It is further to be observed from the drawings, and particularly from Figs. 7 and 9 of the drawings, that where the invention is incorporated in an engine involving more than one cylinder unit, the crank cases defining the chambers where compression occurs are separate, or separated.

Furthermore, it will be apparent from Figs. 6 and 7 of the drawings that the invention can be carried out in an engine wherein a jacket 96 is provided in connection with the cylinder unit or units involved, which jacket is designed to carry a coolant. In another situation such as is shown in Figs. 8 and 9, the engine may be designed for air cooling, in which case radiating fins 91 may be provided on the cylinder units and suitable provision may be made for inducing circulation of air to the cylinder units. In the case illustrated a jacket or housing 2 is provided adjacent the cylinder unit or units to be cooled, and one or more of the available shafts, for instance, one or more of the crank shafts, may be provided with blowers or fans 93 so that air is circulated in the manner indicated in Fig. 8.

It is to be recognized from the foregoing description and from the drawings that with the construction provided the power delivering shaft or shafts can be operated in any desired direction relative to the crank shafts, or to a particular crank shaft, and it will be apparent that the power delivering shaft can be operated at a speed the V 8 same as or at speeds differing from that of the crank shafts.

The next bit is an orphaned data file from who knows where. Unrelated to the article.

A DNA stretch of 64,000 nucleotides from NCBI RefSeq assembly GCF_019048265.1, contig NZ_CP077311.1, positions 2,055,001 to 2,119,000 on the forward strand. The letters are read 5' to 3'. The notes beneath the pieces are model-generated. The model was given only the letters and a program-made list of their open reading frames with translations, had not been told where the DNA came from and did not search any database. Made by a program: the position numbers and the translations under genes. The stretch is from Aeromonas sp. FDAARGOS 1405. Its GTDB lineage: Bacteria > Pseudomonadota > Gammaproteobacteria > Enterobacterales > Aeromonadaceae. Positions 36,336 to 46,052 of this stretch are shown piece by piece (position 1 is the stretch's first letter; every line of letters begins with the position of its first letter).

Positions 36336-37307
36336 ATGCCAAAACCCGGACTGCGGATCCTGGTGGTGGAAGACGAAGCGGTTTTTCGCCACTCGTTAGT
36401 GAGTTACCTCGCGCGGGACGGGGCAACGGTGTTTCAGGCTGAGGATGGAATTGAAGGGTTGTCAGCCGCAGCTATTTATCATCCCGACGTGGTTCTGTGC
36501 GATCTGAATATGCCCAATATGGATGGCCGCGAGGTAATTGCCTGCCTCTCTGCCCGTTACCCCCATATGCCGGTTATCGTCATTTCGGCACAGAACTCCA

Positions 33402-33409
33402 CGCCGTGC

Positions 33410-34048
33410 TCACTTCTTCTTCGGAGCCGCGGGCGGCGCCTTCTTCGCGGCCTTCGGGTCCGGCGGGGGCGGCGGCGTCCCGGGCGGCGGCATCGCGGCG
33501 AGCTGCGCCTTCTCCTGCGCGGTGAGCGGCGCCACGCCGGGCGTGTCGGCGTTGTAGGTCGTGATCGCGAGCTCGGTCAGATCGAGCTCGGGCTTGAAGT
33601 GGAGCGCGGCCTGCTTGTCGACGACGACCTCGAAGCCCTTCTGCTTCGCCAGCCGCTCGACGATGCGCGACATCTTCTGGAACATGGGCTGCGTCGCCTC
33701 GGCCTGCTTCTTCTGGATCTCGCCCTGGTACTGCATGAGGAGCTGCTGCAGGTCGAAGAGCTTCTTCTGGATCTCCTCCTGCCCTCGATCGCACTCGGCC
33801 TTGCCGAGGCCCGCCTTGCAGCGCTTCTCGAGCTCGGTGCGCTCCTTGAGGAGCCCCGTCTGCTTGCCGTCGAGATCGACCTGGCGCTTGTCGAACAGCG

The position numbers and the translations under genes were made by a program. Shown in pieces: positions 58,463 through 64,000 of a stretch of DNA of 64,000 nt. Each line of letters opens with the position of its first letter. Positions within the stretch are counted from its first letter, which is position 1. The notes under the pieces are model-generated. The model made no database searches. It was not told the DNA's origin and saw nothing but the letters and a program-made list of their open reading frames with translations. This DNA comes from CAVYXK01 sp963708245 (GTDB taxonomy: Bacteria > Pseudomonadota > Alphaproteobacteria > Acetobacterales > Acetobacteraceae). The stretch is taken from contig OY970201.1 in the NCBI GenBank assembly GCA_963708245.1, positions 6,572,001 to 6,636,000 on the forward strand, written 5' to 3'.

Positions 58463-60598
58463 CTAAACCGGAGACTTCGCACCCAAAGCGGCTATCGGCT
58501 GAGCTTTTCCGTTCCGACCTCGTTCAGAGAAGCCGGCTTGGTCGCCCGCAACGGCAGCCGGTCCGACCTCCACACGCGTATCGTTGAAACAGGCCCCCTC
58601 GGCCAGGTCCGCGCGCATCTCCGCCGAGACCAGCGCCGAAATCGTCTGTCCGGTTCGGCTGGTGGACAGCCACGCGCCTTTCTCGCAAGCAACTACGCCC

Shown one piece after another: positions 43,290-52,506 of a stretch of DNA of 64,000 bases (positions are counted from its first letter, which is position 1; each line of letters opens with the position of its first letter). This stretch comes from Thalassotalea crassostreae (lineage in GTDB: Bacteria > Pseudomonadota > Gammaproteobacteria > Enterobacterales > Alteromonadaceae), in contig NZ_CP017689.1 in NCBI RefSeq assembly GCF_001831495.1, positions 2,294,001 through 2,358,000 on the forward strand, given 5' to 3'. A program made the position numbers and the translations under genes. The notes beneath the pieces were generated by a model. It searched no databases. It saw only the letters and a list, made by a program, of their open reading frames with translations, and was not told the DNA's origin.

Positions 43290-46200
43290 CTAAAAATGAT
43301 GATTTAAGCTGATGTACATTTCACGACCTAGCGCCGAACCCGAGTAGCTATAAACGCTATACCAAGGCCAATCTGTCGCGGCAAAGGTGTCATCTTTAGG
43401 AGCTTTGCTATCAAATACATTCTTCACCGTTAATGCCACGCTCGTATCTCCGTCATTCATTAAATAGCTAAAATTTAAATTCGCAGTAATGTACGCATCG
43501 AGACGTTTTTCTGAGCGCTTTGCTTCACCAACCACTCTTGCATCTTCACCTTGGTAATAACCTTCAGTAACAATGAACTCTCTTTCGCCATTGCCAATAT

In the engine illustrated in Figs. 8 and 9 auxiliary units indicated at 72, 73 and 74 are driven by available shafts, and in practice such auxiliary equipment can be provided as necessary, and can be driven in any suitable manner, as circumstances require.

Furthermore, when considering the construction possible with the present invention, it will be noted that an engine construction can be provided involving a plurality of cylinder units arranged as shown in Figs. 6 and 7, or

arranged as shown in Figs. 7 and 8, or combining the arrangements shown in these figures, in which case one or more of the cylinder units can be constructed to operate as a gas or air compressor. In such case the cylinder or cylinders provided for compression may have the ports or valve means provided so that the dcsircd compressing results as the engine operates.